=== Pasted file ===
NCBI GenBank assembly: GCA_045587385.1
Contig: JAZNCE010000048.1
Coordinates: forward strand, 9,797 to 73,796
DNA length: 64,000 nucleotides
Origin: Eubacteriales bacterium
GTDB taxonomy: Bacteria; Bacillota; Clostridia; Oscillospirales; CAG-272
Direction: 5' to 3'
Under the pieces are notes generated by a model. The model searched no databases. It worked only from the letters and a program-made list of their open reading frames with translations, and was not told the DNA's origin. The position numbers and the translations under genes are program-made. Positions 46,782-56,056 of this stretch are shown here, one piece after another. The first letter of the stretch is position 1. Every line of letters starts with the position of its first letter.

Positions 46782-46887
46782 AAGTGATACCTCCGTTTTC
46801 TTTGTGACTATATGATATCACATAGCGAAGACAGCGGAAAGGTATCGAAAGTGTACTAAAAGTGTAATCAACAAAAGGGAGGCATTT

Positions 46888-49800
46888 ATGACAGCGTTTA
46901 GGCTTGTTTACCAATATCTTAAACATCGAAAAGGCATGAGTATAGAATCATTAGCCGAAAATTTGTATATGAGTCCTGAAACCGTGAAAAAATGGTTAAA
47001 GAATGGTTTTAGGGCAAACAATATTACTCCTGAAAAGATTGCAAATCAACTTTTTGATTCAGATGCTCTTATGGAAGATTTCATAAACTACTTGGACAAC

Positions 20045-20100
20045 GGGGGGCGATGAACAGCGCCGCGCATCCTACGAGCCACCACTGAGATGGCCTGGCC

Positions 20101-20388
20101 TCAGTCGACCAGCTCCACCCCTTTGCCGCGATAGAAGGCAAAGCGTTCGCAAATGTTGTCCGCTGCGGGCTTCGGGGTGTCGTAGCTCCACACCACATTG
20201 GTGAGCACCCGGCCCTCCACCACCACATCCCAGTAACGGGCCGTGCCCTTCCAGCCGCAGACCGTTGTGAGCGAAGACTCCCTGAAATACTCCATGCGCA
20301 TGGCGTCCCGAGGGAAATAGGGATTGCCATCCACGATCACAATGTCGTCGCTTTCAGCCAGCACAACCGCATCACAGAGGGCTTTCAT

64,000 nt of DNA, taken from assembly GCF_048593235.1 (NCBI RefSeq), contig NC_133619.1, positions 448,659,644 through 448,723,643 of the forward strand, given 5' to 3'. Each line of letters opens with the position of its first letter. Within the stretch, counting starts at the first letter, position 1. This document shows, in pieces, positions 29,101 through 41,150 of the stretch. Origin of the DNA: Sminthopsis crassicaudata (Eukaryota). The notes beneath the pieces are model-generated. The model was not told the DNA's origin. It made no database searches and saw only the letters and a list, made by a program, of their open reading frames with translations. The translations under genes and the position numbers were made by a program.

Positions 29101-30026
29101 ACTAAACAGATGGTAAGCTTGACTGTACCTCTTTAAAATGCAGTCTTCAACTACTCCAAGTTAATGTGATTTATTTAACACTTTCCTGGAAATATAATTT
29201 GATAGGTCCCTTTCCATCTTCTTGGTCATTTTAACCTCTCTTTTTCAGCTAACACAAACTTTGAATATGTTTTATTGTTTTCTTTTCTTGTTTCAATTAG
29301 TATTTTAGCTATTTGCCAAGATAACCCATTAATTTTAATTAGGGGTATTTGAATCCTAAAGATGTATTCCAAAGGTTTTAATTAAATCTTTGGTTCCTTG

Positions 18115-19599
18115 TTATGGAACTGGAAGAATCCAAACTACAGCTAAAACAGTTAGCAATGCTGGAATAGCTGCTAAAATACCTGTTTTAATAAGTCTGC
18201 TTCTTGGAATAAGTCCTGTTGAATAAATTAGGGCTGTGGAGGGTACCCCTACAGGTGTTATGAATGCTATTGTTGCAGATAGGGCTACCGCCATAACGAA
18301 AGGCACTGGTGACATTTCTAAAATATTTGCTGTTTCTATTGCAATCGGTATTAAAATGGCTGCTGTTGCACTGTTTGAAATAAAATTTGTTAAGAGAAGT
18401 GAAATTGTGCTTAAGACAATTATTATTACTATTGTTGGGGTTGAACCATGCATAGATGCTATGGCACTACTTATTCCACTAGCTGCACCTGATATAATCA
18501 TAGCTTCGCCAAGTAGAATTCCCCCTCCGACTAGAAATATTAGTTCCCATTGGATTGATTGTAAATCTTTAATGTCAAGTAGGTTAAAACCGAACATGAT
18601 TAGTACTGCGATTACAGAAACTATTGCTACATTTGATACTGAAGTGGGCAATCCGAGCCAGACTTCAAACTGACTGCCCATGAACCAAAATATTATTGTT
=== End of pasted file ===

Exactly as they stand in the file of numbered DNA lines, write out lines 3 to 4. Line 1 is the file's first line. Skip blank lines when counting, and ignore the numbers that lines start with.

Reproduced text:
Coordinates: forward strand, 9,797 to 73,796
DNA length: 64,000 nucleotides